Things nursing homes are not allowed to do
In this article, we will discuss: Things nursing homes are not allowed to do.
The Rights of Nursing Home Patients
The nursing home patient’s rights are protected by the Nursing Home Reform Act, which was passed in 2002. This law outlines how a patient can be treated and cared for in a nursing home. The following are some of their most important rights:
- To be free from physical and mental abuse
- To be free from sexual abuse
- To be free from neglect
To be given proper medical care and attention To receive adequate food, clothing, and shelter To be treated with dignity.
Furthermore, to be free from verbal and emotional abuse and neglect: To have access to an attorney and a fair hearing if you are being accused of something wrong To appeal any decision that affects your health or well-being.
Five Things nursing homes are not allowed to do
Here are the following things nursing homes are not allowed to do:
1. Discriminate Against Residents
Discrimination can include denying admission to a nursing home, services, and access to the nursing home.
Discrimination is illegal in healthcare settings across the country. However, you must know your rights as a nursing home resident to protect yourself and ensure your loved ones’ needs are also met.
2. Manage Their Money Without Consent
You can take money from a patient’s account without consent, but only for the following:
- An emergency. If you’re helping them with an emergency and they don’t have much money to cover it, it’s okay to use their credit card or debit card. But if they’re healthy enough to be out shopping online on their own willy-nilly—and sometimes even healthy enough not just for that but also doing other things like paying bills—then there needs to be some agreement between you two about how much cash each person has access to before any transactions can occur.
- In case of illness/injury/death. If something happens where your loved one becomes ill or injured and needs immediate care, you can take funds from their bank account before any other arrangements are made (like contacting family members). This being said, though: It’s important not just because taking money out of someone else’s account without permission could lead them into legal trouble later down the road but also because those funds should theoretically go toward medical expenses first rather than travel plans! So please remember this when making decisions about who gets what; otherwise, we’ll all end up stranded halfway around the world without anything left over after our trip costs are covered.”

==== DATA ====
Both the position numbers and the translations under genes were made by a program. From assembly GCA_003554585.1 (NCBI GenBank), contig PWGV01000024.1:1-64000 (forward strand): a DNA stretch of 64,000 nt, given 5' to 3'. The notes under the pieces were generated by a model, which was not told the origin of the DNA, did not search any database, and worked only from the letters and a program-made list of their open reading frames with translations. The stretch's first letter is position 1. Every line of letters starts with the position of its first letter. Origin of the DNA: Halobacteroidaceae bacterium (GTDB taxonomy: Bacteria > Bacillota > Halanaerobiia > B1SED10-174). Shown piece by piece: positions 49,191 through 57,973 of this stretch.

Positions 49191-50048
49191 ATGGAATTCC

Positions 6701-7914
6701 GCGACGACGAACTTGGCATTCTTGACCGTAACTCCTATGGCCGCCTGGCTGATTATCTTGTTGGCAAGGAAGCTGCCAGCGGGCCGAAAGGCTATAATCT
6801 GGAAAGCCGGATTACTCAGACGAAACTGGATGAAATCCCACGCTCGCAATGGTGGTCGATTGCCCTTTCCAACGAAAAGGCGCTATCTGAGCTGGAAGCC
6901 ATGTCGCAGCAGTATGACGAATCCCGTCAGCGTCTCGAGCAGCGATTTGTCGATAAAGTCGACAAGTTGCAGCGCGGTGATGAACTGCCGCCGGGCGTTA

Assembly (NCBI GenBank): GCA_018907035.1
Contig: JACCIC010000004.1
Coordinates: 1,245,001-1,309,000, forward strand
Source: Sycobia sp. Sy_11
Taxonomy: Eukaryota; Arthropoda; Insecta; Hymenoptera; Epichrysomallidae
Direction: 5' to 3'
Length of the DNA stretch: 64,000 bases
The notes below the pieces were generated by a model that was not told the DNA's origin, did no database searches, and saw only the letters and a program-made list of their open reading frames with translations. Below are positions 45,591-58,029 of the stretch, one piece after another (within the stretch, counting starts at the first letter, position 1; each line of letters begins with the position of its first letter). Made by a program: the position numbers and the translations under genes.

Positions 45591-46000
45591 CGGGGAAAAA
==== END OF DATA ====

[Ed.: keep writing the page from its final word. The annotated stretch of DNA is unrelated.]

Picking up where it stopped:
3. Inhumane Treatment
Inhumane treatment is defined as any act that causes unnecessary pain and distress. Examples of inhumane treatment include:
- Stripping a patient naked, without consent, and without providing them with clothing or comfort items.
- Using restraints on patients who cannot stand up on their own. Even if they want to leave the room or move around their bed (this includes nursing home residents with dementia).
If you see this at your nursing home, please report it immediately!
4. Force Medical Treatment
Nursing homes are not allowed to force medical treatment on their residents. The law defines this as any physical activity that causes a resident to receive medication or undergo treatment, including procedures such as feeding and toileting.
If you suspect that your loved one has been subjected to forced medical treatment at a nursing home, you may want to contact the appropriate authorities immediately.
If you don’t feel comfortable making such an emotional decision, consider hiring an attorney specializing in elder abuse cases like these one day at a time—and hopefully before something happens!
5. Retaliate Against Complaints
Nursing homes are not allowed to retaliate against residents who file complaints. Retaliation includes:
- Withholding care from a resident or threatening them with retaliation if they complain about the facility.
- Intimidating, intimidating, or also abusing residents.
- Transfers of residents from one nursing home to another for being involved in a complaint process (as long as it’s not done through home health services).
- Discharging someone from their current facility simply because they complained about an incident at work by filing a report with the state agency that regulates private care facilities like nursing homes.